The group will also not discount the possibility of further impairments this year due to the sluggish charter rates.
“Impairment depends on utilisation and day rates. While our utilisation has improved, the day rates remained subdued,” said UMW-OG president Rohaizad Darus.
Rohaizad noted that with 59 rigs still lying idle in Southeast Asia alone, it would be difficult to predict the recovery of the charter rates.
Although average day rates for Southeast Asia jack-ups were below $40,000 a day during the first quarter of 2017, it is believed that current contracts for UMW-OG on its five jack-up rigs were fairly competitive at a range of between $60,000 and $75,000 a day.
On a positive note, however, Rohaizad said the full utilisation rate of the group’s assets meant that its business would now be on a recovery path.
UMW-OG will achieve a fleet utilisation rate of 100% by July this year, following the award of two new contracts from Petronas Carigali.
The two contracts, worth $34.81m, were for its last two idle rigs – Naga 3 and Naga 4 – to provide services for firm and optional wells.
The contract for Naga 3 was to drill five firm wells with the option of drilling additional five wells, starting in June 2017, while that for Naga 4 was to drill two firm wells with the option of drilling additional three wells, starting in June 2017.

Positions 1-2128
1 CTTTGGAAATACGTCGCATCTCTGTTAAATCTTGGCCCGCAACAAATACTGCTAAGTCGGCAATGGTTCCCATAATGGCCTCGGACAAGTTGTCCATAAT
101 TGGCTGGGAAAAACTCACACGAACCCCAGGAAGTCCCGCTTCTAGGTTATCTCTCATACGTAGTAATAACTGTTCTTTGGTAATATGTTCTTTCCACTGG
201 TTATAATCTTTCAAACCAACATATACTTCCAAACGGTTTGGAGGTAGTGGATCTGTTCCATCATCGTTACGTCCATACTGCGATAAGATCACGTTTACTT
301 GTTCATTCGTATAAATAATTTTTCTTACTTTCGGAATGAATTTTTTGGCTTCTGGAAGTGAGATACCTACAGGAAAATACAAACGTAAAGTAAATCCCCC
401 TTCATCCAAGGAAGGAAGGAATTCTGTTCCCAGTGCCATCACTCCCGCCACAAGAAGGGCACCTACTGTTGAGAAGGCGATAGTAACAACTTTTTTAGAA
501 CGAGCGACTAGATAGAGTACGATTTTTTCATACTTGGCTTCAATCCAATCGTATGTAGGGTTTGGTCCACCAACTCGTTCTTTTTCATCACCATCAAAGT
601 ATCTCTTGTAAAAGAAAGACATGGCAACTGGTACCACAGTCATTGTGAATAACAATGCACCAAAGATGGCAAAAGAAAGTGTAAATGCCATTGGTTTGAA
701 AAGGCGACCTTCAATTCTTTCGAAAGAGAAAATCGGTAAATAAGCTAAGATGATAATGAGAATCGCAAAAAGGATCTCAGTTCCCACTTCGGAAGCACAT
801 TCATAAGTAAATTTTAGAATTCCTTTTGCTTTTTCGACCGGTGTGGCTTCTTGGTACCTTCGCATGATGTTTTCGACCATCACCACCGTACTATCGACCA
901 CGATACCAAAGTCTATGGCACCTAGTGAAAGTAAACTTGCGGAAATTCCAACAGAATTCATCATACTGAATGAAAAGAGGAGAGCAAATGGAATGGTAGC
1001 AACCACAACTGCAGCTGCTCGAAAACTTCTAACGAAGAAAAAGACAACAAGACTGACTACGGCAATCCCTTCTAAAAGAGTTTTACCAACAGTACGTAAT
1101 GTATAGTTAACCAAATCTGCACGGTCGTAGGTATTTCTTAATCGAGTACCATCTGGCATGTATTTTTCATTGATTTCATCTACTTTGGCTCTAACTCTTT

“We’ve just got the last two rigs working – Naga 3 and Naga 4 – and this will bring the utilisation to 100% by early July,” Rohaizad said.
According to Rohaizad, UMW-OG had submitted bids for 33 new jobs, with a combined value of MYR3.2bn for its jack-ups in Malaysia and overseas. Of the total jobs being tendered for, 20 were based overseas, while 13 were in Malaysia.
He noted that this was in line with the company’s strategy to defend its market position in Malaysia, while progressively returning to its previous markets in Southeast Asia, namely, Vietnam, Indonesia, Thailand, Myanmar and the Philippines.
“While we thank Petroliam Nasional Bhd (Petronas) for its support, I don’t think we should burden the national oil company by keep going back to it for contracts; so, we will try our best to explore our existing markets in Southeast Asia,” he said, adding that the market outlook for 2017 appeared to be better than last year.
Rohaizad said that with oil prices looking more stable now, some companies were already coming back to invest and develop oil fields.
“As long as oil prices remain above a certain floor price, that is around $48 to $50 per barrel, there will be a number of fields in Southeast Asia that will be profitable,” Rohaizad said.
“What happened before is that there were uncertainties with regard to how low the oil prices would go. Now, with the reduction in the Organisation of the Petroleum Exporting Countries (Opec) and non-Opec production, we’re seeing the stabilisation of the price of oil around $50 per barrel. As long as it stays around there, it gives certainty to oil companies to invest,” he added.
He noted that these included Petronas and PetroVietnam who were already starting to develop fields.